Rethinking Ikigai, Twitter as Meme Stock, and Friendly Competition

Here’s everything we published this week.

Happy Sunday!

First things first, we announced the winners of our Twitter giveaway here! Winners will receive some awesome Every swag in the mail soon.

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We have some fantastic pieces for you this week, so let’s get right to it!

Against Ikigai

Simone Stolzoff / Superorganizers

“Although searching for one’s life purpose in work can be a noble pursuit, the popularized notion of Ikigai that locates meaning only in work is misguided. It has diluted the term to the point where we’ve lost the script.” In this guest post for Superorganizers, Simone helps clarify the true meaning of Ikigai. In essence, sometimes it’s okay for work to just be work—you can find (and create) joy in your life as you diversify your portfolio of meaning outside of your job.


Twitter’s Shot at Becoming a Meme Stock

Evan Armstrong / Napkin Math

In case you missed all the memes, edit button discussions, and (of course) the controversy, Elon Musk bought 9.2% of Twitter stock, making him the largest shareholder. In this subscribers-only piece, Evan follows up on last week’s Twitter analysis to determine what Elon’s recent move means for the future of the company. Could TWTR be the next GME?


Friendly Competition and Subtle Defection

Nathan Baschez / Divinations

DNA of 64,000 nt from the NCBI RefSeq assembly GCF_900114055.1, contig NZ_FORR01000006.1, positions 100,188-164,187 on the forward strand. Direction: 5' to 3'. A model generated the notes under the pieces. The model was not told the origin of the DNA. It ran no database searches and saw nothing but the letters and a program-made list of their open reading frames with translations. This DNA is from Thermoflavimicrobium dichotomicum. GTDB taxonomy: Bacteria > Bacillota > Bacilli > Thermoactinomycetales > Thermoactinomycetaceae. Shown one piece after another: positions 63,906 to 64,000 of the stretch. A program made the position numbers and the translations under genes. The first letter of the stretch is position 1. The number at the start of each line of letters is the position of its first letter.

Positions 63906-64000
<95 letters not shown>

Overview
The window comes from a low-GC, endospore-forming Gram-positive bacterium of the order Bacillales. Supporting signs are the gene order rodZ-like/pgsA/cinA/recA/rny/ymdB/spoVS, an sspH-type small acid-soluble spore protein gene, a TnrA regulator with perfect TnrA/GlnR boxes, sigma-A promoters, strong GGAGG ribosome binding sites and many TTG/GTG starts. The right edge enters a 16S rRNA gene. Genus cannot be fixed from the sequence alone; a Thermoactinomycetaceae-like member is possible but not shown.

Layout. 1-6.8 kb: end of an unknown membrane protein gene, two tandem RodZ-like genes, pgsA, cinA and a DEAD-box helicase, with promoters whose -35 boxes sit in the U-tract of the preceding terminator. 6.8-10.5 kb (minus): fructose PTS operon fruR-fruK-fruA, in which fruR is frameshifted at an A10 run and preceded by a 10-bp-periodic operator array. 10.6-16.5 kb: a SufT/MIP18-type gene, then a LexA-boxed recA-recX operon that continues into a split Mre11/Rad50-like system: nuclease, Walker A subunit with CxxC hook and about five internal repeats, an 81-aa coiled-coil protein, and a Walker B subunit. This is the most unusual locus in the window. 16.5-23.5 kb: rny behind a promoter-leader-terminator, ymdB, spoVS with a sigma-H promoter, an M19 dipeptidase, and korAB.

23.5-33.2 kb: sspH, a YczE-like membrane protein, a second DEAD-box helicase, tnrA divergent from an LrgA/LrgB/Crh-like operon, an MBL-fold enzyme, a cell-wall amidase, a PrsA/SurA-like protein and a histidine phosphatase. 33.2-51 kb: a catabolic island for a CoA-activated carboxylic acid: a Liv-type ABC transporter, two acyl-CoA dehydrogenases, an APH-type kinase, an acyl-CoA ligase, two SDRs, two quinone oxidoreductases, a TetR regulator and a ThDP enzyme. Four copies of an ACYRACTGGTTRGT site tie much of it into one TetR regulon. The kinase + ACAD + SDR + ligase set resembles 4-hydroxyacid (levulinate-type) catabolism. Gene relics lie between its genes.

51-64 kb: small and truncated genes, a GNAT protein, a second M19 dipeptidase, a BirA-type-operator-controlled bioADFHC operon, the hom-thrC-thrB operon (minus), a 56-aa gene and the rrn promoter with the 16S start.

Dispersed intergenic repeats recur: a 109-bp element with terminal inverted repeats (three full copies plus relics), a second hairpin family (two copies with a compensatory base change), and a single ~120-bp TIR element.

In this week’s piece, Nathan compares the competitive environments of Top Chef and The Great British Bake-Off , finding parallels with how we shape the environments of the real world. According to Nathan, in order to make our experience of competition more like GBBO, we can do two things: 1) we can seed a cooperative culture through our own actions and examples and 2) invest your energy into environments that are already cooperative, thereby making those games bigger and more successful.


The Futility of Utility

Evan Armstrong / Napkin Math

Lucky us! Two reads in one week for Napkin Math! This piece takes the shape of a personal essay, in which Evan reflects on why we, as humans, so often choose wrongly when it comes to maximizing our utility. Tying together business theory, personal anecdotes, and acute observations, Evan finds that the pursuit of perfect utility is, well, futile.


 Study Sunday: Habits Drive Decision-Making

We’re testing a section where we break down one interesting scientific study per week. Like it? Let us know in the comments.

🤔 The Question

Do you really know why you do what you do? A new study finds that we consistently underestimate the degree to which our actions are driven by habit. 

⚡️ The Findings  

In two experiments, people mainly ascribed their actions and decisions to their feelings and intentional choices. For example, they said they were drinking coffee because they were tired, or that they refused to help the researchers when asked because they were in a bad mood.

But analyses revealed that habit strength was actually a much stronger driver of behavior, and yet it was consistently unacknowledged as the true cause. 

🧪 The Study

Two experiments were conducted: 

1) For one week, 112 participants were pinged every two hours and asked questions about their coffee consumption. 

2) 809 participants were trained to habitually press a button. Then they had to press that button or a different one to indicate whether they were willing to give up their time to help the researchers. 

Read More.

Other Reading:

For The Interested | Josh Spector

For The Interested is a free newsletter for creative entrepreneurs. It features proven strategies to help you grow your audience and business based on how others have done so. It’s short, actionable, inspiring, and loved by 18,000+ subscribers.

ESG's Russia Test: Trial by Fire or Crash and Burn? | Aswath Damodaran

Are you a baby? A litmus test | Haley Nahman

 That’s all for this week!

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